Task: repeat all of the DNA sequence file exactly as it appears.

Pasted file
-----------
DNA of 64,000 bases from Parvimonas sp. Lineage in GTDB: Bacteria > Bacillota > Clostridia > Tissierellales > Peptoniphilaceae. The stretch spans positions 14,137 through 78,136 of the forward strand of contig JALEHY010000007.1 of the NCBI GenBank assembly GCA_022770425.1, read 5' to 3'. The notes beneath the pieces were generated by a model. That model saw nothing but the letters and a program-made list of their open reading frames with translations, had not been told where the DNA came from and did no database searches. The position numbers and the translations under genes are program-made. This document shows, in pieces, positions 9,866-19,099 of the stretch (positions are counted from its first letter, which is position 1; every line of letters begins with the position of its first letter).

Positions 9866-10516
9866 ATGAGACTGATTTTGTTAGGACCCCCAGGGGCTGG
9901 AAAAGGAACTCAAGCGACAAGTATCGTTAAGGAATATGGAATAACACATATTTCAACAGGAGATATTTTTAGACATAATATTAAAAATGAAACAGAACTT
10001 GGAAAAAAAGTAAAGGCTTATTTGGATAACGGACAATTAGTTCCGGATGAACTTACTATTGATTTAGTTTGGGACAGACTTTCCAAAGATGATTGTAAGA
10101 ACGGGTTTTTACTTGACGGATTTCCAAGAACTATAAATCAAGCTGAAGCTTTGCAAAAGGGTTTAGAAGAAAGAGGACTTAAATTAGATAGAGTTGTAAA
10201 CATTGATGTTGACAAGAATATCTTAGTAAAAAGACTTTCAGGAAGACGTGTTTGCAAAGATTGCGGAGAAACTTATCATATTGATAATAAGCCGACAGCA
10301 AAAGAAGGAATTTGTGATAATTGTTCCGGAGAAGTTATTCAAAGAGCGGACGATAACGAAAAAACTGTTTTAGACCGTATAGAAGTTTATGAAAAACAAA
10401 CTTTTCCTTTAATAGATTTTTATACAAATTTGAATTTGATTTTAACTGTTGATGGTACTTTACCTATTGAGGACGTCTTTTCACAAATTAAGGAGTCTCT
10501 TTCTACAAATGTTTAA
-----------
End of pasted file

DNA of 64,000 bases from Parvimonas sp. Lineage in GTDB: Bacteria > Bacillota > Clostridia > Tissierellales > Peptoniphilaceae. The stretch spans positions 14,137 through 78,136 of the forward strand of contig JALEHY010000007.1 of the NCBI GenBank assembly GCA_022770425.1, read 5' to 3'. The notes beneath the pieces were generated by a model. That model saw nothing but the letters and a program-made list of their open reading frames with translations, had not been told where the DNA came from and did no database searches. The position numbers and the translations under genes are program-made. This document shows, in pieces, positions 9,866-19,099 of the stretch (positions are counted from its first letter, which is position 1; every line of letters begins with the position of its first letter).

Positions 9866-10516
9866 ATGAGACTGATTTTGTTAGGACCCCCAGGGGCTGG
9901 AAAAGGAACTCAAGCGACAAGTATCGTTAAGGAATATGGAATAACACATATTTCAACAGGAGATATTTTTAGACATAATATTAAAAATGAAACAGAACTT
10001 GGAAAAAAAGTAAAGGCTTATTTGGATAACGGACAATTAGTTCCGGATGAACTTACTATTGATTTAGTTTGGGACAGACTTTCCAAAGATGATTGTAAGA
10101 ACGGGTTTTTACTTGACGGATTTCCAAGAACTATAAATCAAGCTGAAGCTTTGCAAAAGGGTTTAGAAGAAAGAGGACTTAAATTAGATAGAGTTGTAAA
10201 CATTGATGTTGACAAGAATATCTTAGTAAAAAGACTTTCAGGAAGACGTGTTTGCAAAGATTGCGGAGAAACTTATCATATTGATAATAAGCCGACAGCA
10301 AAAGAAGGAATTTGTGATAATTGTTCCGGAGAAGTTATTCAAAGAGCGGACGATAACGAAAAAACTGTTTTAGACCGTATAGAAGTTTATGAAAAACAAA
10401 CTTTTCCTTTAATAGATTTTTATACAAATTTGAATTTGATTTTAACTGTTGATGGTACTTTACCTATTGAGGACGTCTTTTCACAAATTAAGGAGTCTCT
10501 TTCTACAAATGTTTAA